Friday, January 8, 2016

Screaming at Alzeheimer's Patients


Getting old ain't for the feint of heart.  And a loved one with Alzheimer's or dementia can be rather annoying to deal with.  But screaming at them really doesn't make it much better.


Living on a retirement island is scary.  It is a real horror show watching your friends and neighbors go downhill a little bit at a time - or a lot.   And losing your mind as you get older is the ultimate horror, as you don't see it happening and it worries you.   Will you give all your money away to a Nigerian scammer and not even realize it?

But one thing I see with older men (and it usually is the men) is that when they start to lose their faculties, their wives often nag them into an early grave.

It it not hard to understand why.   Someone with dementia, like anyone with a mental illness, can be annoying as hell.  They forget things, and don't know what is going on.  They forget names or even people.   But screaming at them isn't making it better for either party.

For some reason, some wives think that shouting at their husbands will reverse the course of dementia.   The husband acts confused or forgets things and instead of just calmly answering their questions, they shriek, "I told you yesterday!  Don't you remember????"

Well, of course they don't remember.   They have dementia, remember?  If they remembered, they wouldn't be asking you, right?   And when you make forgetting things seem like some sort of shameful thing, eventually they do remember to stop asking you and then retreat into their own inner world.

The same is true of people with hearing loss.   You would not go to Gallaudet University in Washington DC and start screaming at the deaf students, would you?   Yet many people think nothing of doing this, with a loved one who is losing their hearing.

Worse yet, is when you are asked to repeat something, you say, "Never mind, it wasn't important" which is evil - as I have noted before - on two levels.   First, the amount of energy it took you to say, "Never mind, it wasn't important" is more than it would have taken you to just repeat what you said, in a clear voice, facing the person (instead of mumbling while facing away, which is the problem in the first place - you, not them).   In other words, you are going out of your way to not repeat yourself and that is just fucking evil beyond belief.

Second, when you say, "Never mind, it wasn't important" what you are really saying is "Never mind, you are not important" and as a result, people with hearing loss eventually give up and stop interacting and withdraw into their own little world.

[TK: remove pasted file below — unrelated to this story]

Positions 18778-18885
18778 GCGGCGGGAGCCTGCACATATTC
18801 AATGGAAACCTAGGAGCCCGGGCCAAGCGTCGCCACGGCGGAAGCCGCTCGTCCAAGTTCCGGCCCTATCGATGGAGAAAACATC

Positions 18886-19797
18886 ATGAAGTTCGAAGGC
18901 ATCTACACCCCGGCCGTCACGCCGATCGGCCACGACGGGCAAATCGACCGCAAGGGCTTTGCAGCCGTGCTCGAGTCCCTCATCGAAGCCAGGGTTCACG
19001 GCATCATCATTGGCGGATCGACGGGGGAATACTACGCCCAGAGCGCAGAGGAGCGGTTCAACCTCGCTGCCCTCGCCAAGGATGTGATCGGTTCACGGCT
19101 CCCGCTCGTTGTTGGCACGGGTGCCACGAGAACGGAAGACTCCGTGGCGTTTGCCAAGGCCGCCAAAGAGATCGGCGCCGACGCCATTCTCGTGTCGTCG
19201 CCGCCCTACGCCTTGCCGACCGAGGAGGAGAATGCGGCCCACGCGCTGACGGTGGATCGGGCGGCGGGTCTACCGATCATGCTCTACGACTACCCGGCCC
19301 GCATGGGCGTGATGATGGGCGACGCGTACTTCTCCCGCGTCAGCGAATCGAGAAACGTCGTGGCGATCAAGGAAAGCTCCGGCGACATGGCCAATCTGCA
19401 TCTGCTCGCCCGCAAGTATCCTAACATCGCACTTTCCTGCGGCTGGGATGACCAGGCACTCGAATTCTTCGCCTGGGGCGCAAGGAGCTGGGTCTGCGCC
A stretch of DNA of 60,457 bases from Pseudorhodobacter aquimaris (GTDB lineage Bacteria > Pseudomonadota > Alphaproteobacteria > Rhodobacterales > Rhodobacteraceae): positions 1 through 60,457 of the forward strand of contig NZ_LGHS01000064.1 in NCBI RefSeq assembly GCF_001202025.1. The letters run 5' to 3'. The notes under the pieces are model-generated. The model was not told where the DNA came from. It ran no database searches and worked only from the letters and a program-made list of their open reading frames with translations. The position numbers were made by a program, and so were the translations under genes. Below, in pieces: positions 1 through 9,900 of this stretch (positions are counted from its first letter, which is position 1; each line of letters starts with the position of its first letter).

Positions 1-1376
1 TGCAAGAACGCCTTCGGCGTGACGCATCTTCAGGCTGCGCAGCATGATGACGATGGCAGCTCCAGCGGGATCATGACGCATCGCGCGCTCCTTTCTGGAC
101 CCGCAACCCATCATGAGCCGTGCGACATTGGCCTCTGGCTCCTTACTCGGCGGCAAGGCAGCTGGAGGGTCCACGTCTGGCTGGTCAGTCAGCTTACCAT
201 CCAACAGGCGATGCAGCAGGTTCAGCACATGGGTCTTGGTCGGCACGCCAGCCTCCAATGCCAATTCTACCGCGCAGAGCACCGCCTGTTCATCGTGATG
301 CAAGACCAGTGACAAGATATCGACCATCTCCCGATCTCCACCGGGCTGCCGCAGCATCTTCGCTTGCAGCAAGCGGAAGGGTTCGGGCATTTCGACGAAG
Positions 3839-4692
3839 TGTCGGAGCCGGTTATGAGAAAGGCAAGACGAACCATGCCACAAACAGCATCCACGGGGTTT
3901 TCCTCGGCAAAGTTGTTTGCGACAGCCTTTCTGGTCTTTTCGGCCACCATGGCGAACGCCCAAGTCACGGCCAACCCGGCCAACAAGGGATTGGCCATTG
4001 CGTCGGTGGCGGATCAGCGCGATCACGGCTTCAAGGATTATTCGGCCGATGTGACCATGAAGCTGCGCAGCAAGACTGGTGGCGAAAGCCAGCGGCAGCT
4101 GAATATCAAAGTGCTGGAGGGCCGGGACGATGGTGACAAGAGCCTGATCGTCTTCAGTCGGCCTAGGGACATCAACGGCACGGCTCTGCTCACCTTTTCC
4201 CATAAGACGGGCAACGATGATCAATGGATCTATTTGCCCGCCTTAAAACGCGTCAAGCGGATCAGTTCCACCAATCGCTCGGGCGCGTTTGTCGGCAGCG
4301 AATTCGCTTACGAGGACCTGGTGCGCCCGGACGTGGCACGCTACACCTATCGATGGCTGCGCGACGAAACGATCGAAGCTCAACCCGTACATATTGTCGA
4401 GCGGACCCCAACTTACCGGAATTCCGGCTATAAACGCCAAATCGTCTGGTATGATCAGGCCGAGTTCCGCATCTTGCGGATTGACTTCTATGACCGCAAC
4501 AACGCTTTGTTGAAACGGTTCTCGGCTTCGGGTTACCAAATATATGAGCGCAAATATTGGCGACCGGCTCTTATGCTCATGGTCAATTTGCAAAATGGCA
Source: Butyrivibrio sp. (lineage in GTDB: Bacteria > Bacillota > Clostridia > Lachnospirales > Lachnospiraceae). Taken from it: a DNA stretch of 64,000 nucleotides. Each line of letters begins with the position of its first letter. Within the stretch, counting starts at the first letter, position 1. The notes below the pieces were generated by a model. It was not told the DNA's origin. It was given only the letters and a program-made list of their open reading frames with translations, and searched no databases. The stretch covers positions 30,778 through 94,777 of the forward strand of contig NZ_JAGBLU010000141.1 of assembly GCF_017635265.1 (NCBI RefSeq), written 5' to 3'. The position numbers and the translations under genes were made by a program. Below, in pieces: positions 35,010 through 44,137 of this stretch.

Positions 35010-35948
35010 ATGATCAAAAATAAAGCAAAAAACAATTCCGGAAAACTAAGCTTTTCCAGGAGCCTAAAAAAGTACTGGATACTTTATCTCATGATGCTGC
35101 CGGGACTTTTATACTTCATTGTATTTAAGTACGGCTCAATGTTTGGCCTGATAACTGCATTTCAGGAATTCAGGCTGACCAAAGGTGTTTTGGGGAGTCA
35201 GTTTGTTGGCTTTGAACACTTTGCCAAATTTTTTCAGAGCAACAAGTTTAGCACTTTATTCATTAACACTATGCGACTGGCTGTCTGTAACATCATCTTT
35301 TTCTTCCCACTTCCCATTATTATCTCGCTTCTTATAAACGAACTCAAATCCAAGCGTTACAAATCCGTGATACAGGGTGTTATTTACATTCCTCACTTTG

I don't think people set out to be this evil to the elderly, it just happens.  Dealing with people losing their hearing and their minds can be frustrating.   And it easy to lose patience and get angry - particularly when you are getting old yourself.

But I have seen this same effect with so-called "care givers" in the retirement home.   Mrs. Jones is 90 years old and doesn't know whether it is snowing or blowing and frankly, at that age, who gives a fuck?  But so-called "caregivers" will come up to them and shout in their ear, "Mrs. Jones, do you know what day it is?   Do you know who the President is?" and other bullshit nonsense that someone with one foot in the grave really doesn't care about.

And when the patient mumbles some reply, gets the answer wrong, or whatever, the so-called "care giver" will snicker and say, "See? She doesn't even know what day it is!" as if getting old and infirm was some sort of personal failure that will never happen to them!  Nosiree!

Why we torture the elderly in this manner is beyond me.   Rather than give them quizzes on the Presidents or days of the week, how about trying to make them comfortable?   Documenting their decline isn't going to make it better - or prevent it from happening.

A friend of mine went through this with their parents - actually a couple of friends of mine - and found that interacting was more important than trying to shame them.   One brought an elderly parent a pad device loaded with video games designed for young children.   Not only did this keep him amused, it seemed to help his cognitive abilities more.

And hey, it's better than screaming, "Do you know what day it is?" which doesn't really do anyone much good.

Only people who have to work for a living need to know that, anyway.

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